Officials from Fairfax County in northern Virginia, have revealed plans for a new indoor ski slope that, if approved, could be the longest of its kind in North America.
The project, known as Fairfax Peak, would be built on the site of the county’s interstate 95 landfill in the Lorton area. The site currently recycles and disposes of materials such as plastic bottles, cardboard and steel cans, as well as electronics and household hazardous waste.
Alpine-X, a Virginia-based company, has submitted a proposal to build a 450,000-square-foot snow-sports centre (nearly 41,800 square metres), with plans for a 1,700-foot/518-metre long, 280-foot/85-metre high ski slope.
Fairfax County is a key commuter location for Washington DC, 20 miles away from the site of the proposed slope across the county border.
It has also been suggested that a mountain rollercoaster, an increasingly popular year-round attraction for ski resorts, could be built from the summit of the centre down into the neighbouring Occoquan Regional Park.
The recycling site is currently being closed down, which includes capping the site and planting vegetation on the surface; a long process that takes approximately two years. Once the site is returned to its natural state, and if the proposal for the indoor slopes is accepted, Alpine-X suggests it could complete the first phase of construction by 2022.
The new proposal for the site will be a stark change from its current use. In addition to the main slopes, plans include a terrain park, a beginner slope, a tubing slope, restaurants, shops and bars.
It’s reported that the main slope will be built in compliance with FIS standards so it could be used for international ski and snowboard competitions.
In recent years there has been an influx of indoor and artificial ski slopes being built around the world. A 800-metre dry ski slope in Serbia became the largest in the Europe last month. It overtook Hillend in Edinburgh, however the Scottish centre also announced it will undergo a multi-million pound makeover in the coming years, including the construction of a mountain rollercoaster and a zipline. In Copenhagen an artificial dry ski slope has opened on the roof of a power plant this year.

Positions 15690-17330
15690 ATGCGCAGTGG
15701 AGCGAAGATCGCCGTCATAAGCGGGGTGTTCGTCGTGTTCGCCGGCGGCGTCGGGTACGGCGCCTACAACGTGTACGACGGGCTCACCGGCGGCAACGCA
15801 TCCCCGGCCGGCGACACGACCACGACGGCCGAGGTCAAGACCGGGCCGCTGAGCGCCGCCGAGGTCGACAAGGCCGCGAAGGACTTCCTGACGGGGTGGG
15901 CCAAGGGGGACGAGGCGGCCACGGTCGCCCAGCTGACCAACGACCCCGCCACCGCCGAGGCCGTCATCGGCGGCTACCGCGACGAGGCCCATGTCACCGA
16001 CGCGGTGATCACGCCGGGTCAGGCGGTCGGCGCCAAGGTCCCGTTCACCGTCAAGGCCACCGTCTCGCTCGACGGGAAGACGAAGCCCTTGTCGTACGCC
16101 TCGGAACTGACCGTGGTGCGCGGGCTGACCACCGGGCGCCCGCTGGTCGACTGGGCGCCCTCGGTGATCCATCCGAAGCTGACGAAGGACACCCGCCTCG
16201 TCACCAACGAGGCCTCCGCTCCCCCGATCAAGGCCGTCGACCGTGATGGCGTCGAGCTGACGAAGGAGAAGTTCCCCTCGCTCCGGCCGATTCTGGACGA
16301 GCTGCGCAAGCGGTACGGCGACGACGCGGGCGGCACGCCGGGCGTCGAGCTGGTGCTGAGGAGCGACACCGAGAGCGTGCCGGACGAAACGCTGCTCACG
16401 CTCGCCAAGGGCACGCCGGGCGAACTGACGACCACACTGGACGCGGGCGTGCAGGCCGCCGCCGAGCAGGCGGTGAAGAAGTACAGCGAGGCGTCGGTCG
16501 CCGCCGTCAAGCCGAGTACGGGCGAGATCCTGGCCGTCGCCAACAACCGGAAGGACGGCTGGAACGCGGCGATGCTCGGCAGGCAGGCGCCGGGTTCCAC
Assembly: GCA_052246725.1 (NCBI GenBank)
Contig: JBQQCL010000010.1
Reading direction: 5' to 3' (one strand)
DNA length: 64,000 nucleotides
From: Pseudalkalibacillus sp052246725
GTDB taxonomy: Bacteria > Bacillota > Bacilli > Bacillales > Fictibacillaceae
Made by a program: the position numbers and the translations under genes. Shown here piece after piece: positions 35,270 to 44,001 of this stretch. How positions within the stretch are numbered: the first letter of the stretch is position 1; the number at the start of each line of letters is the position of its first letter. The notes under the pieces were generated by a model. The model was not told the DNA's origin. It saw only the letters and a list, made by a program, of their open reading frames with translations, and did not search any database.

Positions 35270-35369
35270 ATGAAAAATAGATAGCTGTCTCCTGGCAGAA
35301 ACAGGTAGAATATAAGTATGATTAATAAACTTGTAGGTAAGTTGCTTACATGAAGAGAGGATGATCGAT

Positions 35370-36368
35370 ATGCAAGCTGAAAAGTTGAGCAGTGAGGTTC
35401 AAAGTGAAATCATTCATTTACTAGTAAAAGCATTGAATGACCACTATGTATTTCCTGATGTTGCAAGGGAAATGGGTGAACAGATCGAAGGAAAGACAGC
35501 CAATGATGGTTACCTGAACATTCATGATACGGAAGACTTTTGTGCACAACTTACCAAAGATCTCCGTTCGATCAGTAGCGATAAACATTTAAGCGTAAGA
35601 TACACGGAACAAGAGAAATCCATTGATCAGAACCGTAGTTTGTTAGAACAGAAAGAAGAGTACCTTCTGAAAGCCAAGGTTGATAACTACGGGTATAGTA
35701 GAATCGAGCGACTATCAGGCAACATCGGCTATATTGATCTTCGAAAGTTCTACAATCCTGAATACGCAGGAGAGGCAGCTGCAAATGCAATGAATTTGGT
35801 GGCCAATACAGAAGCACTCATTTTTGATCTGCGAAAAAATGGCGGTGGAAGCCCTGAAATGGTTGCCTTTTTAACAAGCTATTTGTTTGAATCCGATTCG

However, the rest of the world’s efforts are nothing when compared to the ongoing development of skiing in China, where numerous indoor and artificial slopes have been built.
In 2017 the world’s largest indoor slope was built in Harbin, near China’s northern border with Russia. Harbin Wanda Indoor Ski and Winter Sports Resort includes six different runs, the longest being 500m in length. Although its slope isn’t the longest indoor piste in the world, it is the largest centre in terms of sheer size and the area it covers – roughly 80,000 square metres. In 2019 plans were revealed for a new indoor ski slope in Shanghai, Wintastar Shanghai, covering a whopping 227,000 square metres, with the ski slope itself spanning 90,000 of those.
The growth doesn’t stop there, last summer a year-round dry ski slope opened in the mountains near the city of Qingzhou – it’s now reported that China has 26 indoor slopes in total.
Slopes of this kind are less common in the USA. The country is home to some of the most snow-sure ski resorts on the planet and many are currently celebrating a historic year for visitors numbers, surpassing 59 million, thanks to record-breaking snowfall at the start of 2019.
Fairfax Peak’s only competition in the USA comes from Big SNOW, America’s first indoor ski slope set to open this year as part of the new American Dream shopping centre in East Rutherford, New Jersey. Plans to open the 800-foot (242 metre) slope have been delayed numerous times. The slope at Fairfax would be more than double the size if plans are approved.
The rise of man-made ski centres and slopes is often cited as a just one way the ski industry is preparing to combat the effects of climate change and global warming on the ski industry. Facilities like Fairfax Peak provide a long-term strategy to stay sustainable when winter weather becomes more unpredictable.